1. Daniel Sennert, "Methodus discendi medicinam," in Operum tomus primus (Lyon, 1650), sig. X2v: "Inprimis vero Anthropologiae & materiae Medicae, quam etiam suppeditat Physica, cognitionem sibi mature paret Medicinae studiosus. Cum enim subiectum Medicinae sit corpus humanum, & finis, humanis sanitas, necesse est ut corporis humani omniumque eius partium, animaeque facultatum, & hinc dependentium operationum, usuumque & actionum omnium partium exactam notitiam habeat Medicus. Corporis humani cognitionem rectissime … quae per Anatomiam sit, sibi comparabit: ideoque ubicunque exercitia anatomica sese offerunt, ea non negligat. Simul Anatomicorum libros & tabulas consulat, & diligenter legat Vesalii, Laurentii, Riolani, Bauhini, Spiegelii, & aliorum in hoc genere scripta, & utroque modo corporis humani notitiam sibi comparet. Neque tamen sufficit partes, & earum structuram, cognitas habere, sed praeterea requiritur, ut sciat Medicus, qui singularum partium sint usus, & quas actiones, & qua ratione, anima humana per singulas partes perficiat" (in-text brackets mine). This originally appeared in Paralipomena, cum praemissa Methodo Discendi Medicinam (Wittenberg, 1642).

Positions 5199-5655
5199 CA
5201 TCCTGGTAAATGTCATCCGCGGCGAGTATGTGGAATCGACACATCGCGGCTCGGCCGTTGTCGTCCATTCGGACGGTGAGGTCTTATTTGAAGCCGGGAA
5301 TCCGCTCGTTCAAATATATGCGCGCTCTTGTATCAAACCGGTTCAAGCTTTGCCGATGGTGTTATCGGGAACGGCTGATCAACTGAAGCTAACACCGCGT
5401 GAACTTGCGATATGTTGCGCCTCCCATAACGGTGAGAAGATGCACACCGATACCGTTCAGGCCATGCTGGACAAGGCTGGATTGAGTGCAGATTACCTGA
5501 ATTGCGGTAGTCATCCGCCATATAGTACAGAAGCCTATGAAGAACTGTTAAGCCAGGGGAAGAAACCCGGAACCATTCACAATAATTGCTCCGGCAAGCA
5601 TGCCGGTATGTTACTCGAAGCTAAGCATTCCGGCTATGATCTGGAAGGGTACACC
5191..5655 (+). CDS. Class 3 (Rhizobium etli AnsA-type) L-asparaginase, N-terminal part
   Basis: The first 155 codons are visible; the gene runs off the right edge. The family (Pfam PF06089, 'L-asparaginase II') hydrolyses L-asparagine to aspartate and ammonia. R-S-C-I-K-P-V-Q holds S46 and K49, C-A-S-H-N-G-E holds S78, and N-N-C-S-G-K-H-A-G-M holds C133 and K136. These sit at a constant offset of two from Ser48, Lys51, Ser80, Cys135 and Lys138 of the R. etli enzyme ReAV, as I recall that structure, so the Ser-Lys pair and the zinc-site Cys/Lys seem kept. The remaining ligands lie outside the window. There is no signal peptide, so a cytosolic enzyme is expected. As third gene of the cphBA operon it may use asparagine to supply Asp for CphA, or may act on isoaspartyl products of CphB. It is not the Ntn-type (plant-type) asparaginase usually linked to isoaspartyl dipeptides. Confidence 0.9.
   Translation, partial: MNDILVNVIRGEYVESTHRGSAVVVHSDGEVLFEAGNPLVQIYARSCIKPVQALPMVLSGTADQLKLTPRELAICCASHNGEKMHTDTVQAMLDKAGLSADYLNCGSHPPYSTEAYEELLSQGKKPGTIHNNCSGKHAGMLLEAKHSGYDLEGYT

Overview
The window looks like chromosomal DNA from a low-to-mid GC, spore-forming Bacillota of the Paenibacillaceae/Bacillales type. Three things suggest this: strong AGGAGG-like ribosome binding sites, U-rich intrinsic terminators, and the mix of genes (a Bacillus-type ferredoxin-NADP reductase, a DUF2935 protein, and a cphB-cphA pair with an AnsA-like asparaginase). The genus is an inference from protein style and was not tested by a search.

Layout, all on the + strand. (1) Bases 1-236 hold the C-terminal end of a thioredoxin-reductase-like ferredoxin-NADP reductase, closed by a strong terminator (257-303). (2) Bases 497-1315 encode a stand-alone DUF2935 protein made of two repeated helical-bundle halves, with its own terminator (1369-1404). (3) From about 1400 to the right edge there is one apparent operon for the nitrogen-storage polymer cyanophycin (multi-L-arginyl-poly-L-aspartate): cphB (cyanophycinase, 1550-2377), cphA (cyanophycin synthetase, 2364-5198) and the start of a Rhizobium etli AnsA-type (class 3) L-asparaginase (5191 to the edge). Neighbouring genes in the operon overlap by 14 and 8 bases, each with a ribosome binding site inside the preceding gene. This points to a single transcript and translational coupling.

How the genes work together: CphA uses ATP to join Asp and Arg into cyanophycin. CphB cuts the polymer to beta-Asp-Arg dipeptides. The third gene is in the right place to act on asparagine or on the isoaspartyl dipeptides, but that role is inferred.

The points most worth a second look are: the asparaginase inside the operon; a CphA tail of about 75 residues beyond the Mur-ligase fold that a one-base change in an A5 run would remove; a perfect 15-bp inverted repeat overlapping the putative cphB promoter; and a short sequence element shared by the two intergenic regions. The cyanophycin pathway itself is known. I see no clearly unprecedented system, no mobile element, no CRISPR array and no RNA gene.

2. Nancy Siraisi, Taddeo Alderotti and His Pupils: Two Generations of Italian Medical Learning (Princeton: Princeton University Press, 1981), 171. On the De anima tradition, see: Mind, Cognition and Representation: The Tradition of Commentaries on Aristotle's De anima, ed. Paul J. J. M. Bakker and Hans Thijssen (Aldershot: Ashgate, 2007); Psychology and the Other Disciplines: A Case of Cross-Disciplinary Interaction, ed. Bakker, Sander de Boer, and C. Leijenhorst (Leiden and Boston: Brill, 2012); De Boer, The Science of the Soul: The Commentary Tradition on Aristotle's De anima, c. 1260–c. 1360 (Leuven: Leuven University Press, 2013); Dennis Des Chene, Life's Form: Late Aristotelian Conceptions of the Soul (Ithaca: Cornell University Press, 2000); Michael Edwards, "Body, Soul and Anatomy in Late Aristotelian Psychology," in Form and Matter in Early Modern Philosophy, ed. Gideon Manning (Leiden and Boston: Brill, 2012), 33–75; Medieval Perspectives on Aristotle's De anima, ed. Russell Friedman and Jean-Michel Counet (Louvain: Peeters, 2013); Transformations of the Soul: Aristotelian Psychology, 1250–1650, ed. Dominik Perler (Leiden and Boston: Brill, 2009).